Monday, July 20, 2009

Event or Condition Based innovation

I see in the blogs and tweets and other data streams a lot of discussion about whether or not a firm should increase or decrease innovation spending during an economic downturn. This seems reasonable on the surface, but if you think carefully about the question at hand it seems more like asking whether water and air are more important to humans on Mondays or Fridays.

Let's define a set of stipulations. First, innovation is important for new products and services. Second, new products and services attract new customers and retain existing customers, and the absence of new products and services often results in the loss of customers and revenue. Third, the driving factor for most firms is an increasing share price, which is typically driven by increasing revenue streams.

You can choose to accept that simple sequence of stipulations or not - your choice. I suppose you could argue that during an economic downturn, revenue is going to fall since customers will buy less. But then the argument should be that when customers spend, they want the absolute best for their money. Given a tradeoff between a new, innovative product or service and a tired, traditional product or service when spending is limited - most people still want the product that delivers more "bang" for the buck. Or I suppose you could argue that people will just stop spending all together so there's no need for new products and services. I've been to the malls and shopping centers, and there are clearly fewer shoppers - but last I looked the GDP is still at 95% or so of what it was a few years ago, so there's a lot of spending still going on. Or perhaps you could argue that you'll simply "wait it out" and start innovating again when the economy improves. As we've discussed before, the time it takes most firms to gin up an innovation program will mean that you'll be at best late to anything you do, and at worst an also-ran.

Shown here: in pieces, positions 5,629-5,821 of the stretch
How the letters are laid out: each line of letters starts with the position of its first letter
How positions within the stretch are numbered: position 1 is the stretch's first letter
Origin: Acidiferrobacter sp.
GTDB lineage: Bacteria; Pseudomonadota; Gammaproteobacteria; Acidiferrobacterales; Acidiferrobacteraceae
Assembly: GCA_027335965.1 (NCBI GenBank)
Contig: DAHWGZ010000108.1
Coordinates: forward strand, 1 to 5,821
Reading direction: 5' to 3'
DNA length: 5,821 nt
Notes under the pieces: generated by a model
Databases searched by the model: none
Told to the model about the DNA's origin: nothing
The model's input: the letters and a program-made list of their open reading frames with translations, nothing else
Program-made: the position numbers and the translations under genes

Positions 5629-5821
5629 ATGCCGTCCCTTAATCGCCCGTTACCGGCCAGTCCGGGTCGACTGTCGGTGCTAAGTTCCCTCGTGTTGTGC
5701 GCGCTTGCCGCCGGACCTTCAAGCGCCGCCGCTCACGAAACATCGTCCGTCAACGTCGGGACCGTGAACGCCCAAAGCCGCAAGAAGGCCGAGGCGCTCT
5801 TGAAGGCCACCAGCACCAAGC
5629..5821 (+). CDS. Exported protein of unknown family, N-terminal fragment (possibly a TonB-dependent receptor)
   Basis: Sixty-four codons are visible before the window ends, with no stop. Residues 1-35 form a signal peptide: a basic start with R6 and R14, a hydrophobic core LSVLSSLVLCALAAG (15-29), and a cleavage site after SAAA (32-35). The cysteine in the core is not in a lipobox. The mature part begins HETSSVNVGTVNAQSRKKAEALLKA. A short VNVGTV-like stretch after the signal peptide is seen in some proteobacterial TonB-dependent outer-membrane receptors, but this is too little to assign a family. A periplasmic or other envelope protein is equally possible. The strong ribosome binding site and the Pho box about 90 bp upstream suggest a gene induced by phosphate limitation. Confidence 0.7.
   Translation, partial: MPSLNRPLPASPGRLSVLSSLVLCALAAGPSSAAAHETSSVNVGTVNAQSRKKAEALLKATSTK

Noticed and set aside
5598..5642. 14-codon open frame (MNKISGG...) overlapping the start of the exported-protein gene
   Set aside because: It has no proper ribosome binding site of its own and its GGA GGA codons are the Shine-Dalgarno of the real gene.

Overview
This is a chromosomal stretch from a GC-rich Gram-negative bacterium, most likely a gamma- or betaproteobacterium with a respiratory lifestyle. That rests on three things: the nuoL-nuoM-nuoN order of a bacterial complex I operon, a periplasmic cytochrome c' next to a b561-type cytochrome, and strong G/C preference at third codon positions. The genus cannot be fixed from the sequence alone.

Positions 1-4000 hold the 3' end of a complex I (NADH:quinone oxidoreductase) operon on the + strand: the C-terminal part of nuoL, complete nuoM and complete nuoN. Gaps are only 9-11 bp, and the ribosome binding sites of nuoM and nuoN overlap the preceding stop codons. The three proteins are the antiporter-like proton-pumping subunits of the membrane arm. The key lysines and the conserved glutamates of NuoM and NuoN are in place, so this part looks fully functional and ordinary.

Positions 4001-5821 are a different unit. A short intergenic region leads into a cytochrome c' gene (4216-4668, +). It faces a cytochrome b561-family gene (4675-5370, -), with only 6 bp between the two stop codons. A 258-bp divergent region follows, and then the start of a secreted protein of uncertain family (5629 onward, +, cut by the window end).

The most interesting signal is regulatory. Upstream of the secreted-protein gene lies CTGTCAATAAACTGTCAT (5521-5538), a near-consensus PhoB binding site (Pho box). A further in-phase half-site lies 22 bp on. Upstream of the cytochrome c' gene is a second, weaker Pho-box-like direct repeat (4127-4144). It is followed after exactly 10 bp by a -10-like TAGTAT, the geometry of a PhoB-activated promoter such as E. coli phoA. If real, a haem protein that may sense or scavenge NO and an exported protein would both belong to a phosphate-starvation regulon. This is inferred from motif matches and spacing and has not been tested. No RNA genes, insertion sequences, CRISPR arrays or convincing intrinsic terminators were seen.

If innovation is important, should we treat it like tap water, than can be turned on and off when circumstances, economic dips and swings and other events force us to re-evaluate our business? Does your firm stop purchasing raw materials, or stop paying employees in a downturn? These are "lifeblood" issues, right? Well, if you stop innovating in a downturn, what does it say about the importance of innovation to your business? Not a "lifeblood" activity?

If innovation is predicated on the economic cycle, then when is the appropriate time for innovation? Clearly many people believe we shouldn't innovate when the markets and economy are 'down', and one could argue that innovation isn't all that critical when the markets and economies are "up" because there's a lot of product out there for money to chase. We certainly will run into obstacles spending money on innovation when the market is deteriorating, as people will want to "reach the bottom" before investing. So that leaves us timing the market on the way up, and possibly innovating while the market is hot. In other words, many people believe in innovating much like momentum investors.

There are a couple of problems with that. First is calling the market. Is your team smart enough to call the market bottom and top correctly? Second is cultural and inertia. If you stop, then try to start again, the corporate inertia will drag you down. The third is speed. Even if you can get started, can you get up to speed quickly enough? The fourth is a pipeline problem. Most firms take several months to generate and shape a good idea, and anywhere from 4 to 18 months to develop, commercialize and launch. That means if your pipeline is bare, you may be in the next downturn by the time your ideas get through the pipeline. Finally, the start and stop model sends a signal to your people that your team isn't seriously committed, so they'll be very hesitant to commit to an innovation program the next time around.

Until innovation becomes a core capability that is active through thick and thin, it isn't a capability at all.
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posted by Jeffrey Phillips at 1:48 PM


Anonymous Phil Goldie, thinkGROWTH said...

Couldn't agree more - you don't have to look far for examples of companies that innovated (either in product or service development, or business model) during the downturns and enjoyed great success on the other side. More fundamentally though, the question of whether innovation even can be "turned off" during harder times would suggest that many companies still see innovation as solely linked to product pipelines and most likely as discrete efforts rather than embedded organisational capability.

6:54 PM  
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